50 Shades of Science

Being a jackass of n>1 trade is the lot of the roaming physicist who has a glimmer of self-awareness, and one regularly finds oneself exploring texts and topics in a way that undergraduate students of that discipline would find shallow. Last year, Karl Popper ruined my summer when I tried to read his Logic of Scientific Discovery. I’ve previously enjoyed The Open Society and its Enemies, but I didn’t think Logic was very good, and nor did I feel I understood it enough to really get anything out of the experience. I thought that might be it for me and philosophy of science. Luckily, a conversation with Oliver Marsh from the UCL STS department earlier this year at a Science Showoff prodded me to have a go at reading Thomas Kuhn’s The Structure of Scientific Revolutions*. “Kuhn loves science”, Mr Marsh enthused, “he even used to be a theoretical physicist!”. I was sold.

The Structure of Scientific Revolutions is pretty good. For a start, it’s readable for nonspecialists like me, and accessible. I would say that (like Popper) he makes his point fairly early on and then spends way too long parameterising and paradigmising it, but this is intended to be something like an extended paper rather than a popular science history book; it’s not entirely aimed at idiots like me. His central focus is on the paradigm – now an idea so ubiquitous that it’s pretty much common parlance, but he uses it in various ways which I will choose to sum up as “a bunch of shared ideas and values that people working in a discipline hold about the way the world works and what is interesting to study”. In his conception, “normal science” proceeds when this set of shared ideas are held, used, prodded, tested, and sometimes, found to be wanting – which precipitates a tumultuous “paradigm shift”. This description of what scientists spend their time doing, informed by, one presumes, his experience, as as well as historical literature, rang true to me**.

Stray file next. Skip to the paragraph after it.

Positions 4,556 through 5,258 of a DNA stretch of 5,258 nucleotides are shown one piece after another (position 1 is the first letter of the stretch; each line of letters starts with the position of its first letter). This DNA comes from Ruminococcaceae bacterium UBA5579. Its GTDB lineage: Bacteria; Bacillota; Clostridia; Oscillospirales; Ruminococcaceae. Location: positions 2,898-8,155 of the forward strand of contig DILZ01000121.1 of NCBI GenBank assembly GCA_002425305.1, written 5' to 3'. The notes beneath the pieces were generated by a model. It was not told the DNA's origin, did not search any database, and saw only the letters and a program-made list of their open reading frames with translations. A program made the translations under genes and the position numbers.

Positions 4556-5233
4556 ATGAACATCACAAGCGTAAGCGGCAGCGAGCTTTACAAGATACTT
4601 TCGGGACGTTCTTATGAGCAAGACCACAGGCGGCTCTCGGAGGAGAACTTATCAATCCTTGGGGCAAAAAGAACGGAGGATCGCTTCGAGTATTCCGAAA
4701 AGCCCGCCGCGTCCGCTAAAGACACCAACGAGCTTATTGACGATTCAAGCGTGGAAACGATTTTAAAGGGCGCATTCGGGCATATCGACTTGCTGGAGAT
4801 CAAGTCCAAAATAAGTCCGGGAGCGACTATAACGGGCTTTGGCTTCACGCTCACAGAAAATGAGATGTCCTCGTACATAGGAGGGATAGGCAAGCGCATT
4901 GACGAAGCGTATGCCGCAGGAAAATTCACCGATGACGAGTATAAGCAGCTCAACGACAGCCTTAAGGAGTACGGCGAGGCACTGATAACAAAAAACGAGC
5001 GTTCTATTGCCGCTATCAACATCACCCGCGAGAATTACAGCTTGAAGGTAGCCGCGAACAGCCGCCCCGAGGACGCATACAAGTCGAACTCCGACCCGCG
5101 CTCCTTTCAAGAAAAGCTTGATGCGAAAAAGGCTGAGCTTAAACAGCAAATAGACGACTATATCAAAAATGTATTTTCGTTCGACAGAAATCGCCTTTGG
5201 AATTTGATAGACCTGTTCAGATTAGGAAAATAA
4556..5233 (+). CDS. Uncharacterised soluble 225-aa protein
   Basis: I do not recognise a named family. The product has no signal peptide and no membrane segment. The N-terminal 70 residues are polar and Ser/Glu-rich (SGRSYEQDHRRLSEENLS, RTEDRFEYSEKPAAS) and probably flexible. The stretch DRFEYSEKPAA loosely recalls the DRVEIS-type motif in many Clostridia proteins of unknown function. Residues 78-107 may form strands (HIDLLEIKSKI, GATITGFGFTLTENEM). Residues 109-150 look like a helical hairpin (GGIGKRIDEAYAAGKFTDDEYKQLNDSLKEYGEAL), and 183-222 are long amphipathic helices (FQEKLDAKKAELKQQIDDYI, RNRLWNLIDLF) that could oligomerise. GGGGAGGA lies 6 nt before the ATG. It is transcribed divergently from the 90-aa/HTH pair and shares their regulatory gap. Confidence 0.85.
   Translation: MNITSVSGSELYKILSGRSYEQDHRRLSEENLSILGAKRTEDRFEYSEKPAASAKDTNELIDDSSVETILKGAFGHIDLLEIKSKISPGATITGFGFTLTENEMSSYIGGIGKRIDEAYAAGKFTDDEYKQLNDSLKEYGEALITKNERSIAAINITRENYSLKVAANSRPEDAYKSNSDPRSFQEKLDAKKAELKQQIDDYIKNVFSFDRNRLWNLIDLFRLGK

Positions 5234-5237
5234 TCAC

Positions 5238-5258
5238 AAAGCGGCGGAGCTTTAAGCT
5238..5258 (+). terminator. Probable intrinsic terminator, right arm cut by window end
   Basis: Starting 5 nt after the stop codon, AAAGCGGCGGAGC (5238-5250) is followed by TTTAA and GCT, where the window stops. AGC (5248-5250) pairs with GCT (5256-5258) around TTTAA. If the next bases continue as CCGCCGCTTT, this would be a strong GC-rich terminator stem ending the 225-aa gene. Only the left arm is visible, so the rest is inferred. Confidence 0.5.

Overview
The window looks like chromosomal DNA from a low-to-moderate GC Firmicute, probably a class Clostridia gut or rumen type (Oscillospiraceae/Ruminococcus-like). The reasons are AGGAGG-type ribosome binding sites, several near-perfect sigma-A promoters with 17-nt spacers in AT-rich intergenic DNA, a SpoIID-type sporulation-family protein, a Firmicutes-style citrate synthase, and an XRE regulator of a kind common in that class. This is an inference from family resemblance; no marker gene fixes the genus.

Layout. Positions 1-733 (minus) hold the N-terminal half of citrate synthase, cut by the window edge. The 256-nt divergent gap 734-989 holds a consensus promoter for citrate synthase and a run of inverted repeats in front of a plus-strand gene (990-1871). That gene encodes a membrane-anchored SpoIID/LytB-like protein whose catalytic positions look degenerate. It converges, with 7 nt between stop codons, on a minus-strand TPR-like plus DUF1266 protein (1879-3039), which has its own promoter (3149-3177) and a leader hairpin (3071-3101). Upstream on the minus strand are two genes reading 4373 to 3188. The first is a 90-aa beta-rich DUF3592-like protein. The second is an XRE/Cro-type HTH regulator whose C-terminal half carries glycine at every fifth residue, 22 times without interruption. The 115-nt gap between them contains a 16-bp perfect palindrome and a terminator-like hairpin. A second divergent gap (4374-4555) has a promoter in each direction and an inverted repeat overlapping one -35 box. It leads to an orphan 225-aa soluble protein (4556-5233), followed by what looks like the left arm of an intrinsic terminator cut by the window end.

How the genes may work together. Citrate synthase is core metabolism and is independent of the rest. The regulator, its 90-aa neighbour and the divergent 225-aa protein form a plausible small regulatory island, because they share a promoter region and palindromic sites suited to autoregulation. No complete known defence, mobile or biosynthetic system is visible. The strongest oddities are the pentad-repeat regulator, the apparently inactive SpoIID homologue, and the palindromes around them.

Kuhn describes the practice of normal science as like a jigsaw puzzle – people using their ingenuity to get all of the pieces in place, and creating something at once satisfying and beautiful. Maybe it’s a jigsaw of a really awesome painting. You might be really good at jigsaws but not a very good painter. Actually, the metaphor that struck me as even more apposite was that of fanfiction – the phenomenon of people using their favourite characters from books and films, and writing new stories around them (I don’t think this was as popular when Kuhn was writing, or maybe he’d have thought of it himself). Where else do smart minds take other people’s ideas and tropes, and then exert their creativity to test them to destruction on the rocks of plausibility? Fanfic writers do some pretty… risqué stuff with their favourite characters, but they are constrained by the canon that they are inspired by and hold so dear. Edward and Bella outgrow the roles written for them, and you have Dorian Gray or David Gray or whatever he’s called, and bingo! Paradigm shift.

Ok, scientists test the canon of their subject’s mainstream on esoteric experiments and theories, to destruction on the rocks of nature. And in science, the source material is really good***, and a lot of the fanfic is really good. But laboratory physicists are exactly the sort of people I expect to write fanfic. Or, to return to Kuhn’s original formulation, would you rather paint a picture or do a jigsaw puzzle? Maybe Kuhn’s conception is a false dichotomy; constraints breed creativity, and even artists have limits set by their media. Even within paradigms, there are shades of grey.

As a (relatively) newly-minted UCL lecturer, I’ve been working to complete my teaching qualification at the Institute of Education – a “Professional Certificate” in higher and professional education. It’s given me a lot of opportunities to reflect on my Brownian academic motion, and how this informs where I am now as a teacher, but also a researcher (short version: physics undergrad, solid state physics/materials science doctorate, 4 years as a medical physicist, and now 3 as a social physicist). One of the more interesting elements for me was one that came out in passing during a session led by Holly Smith – the idea of “high-consensus” and “low-consensus” subjects.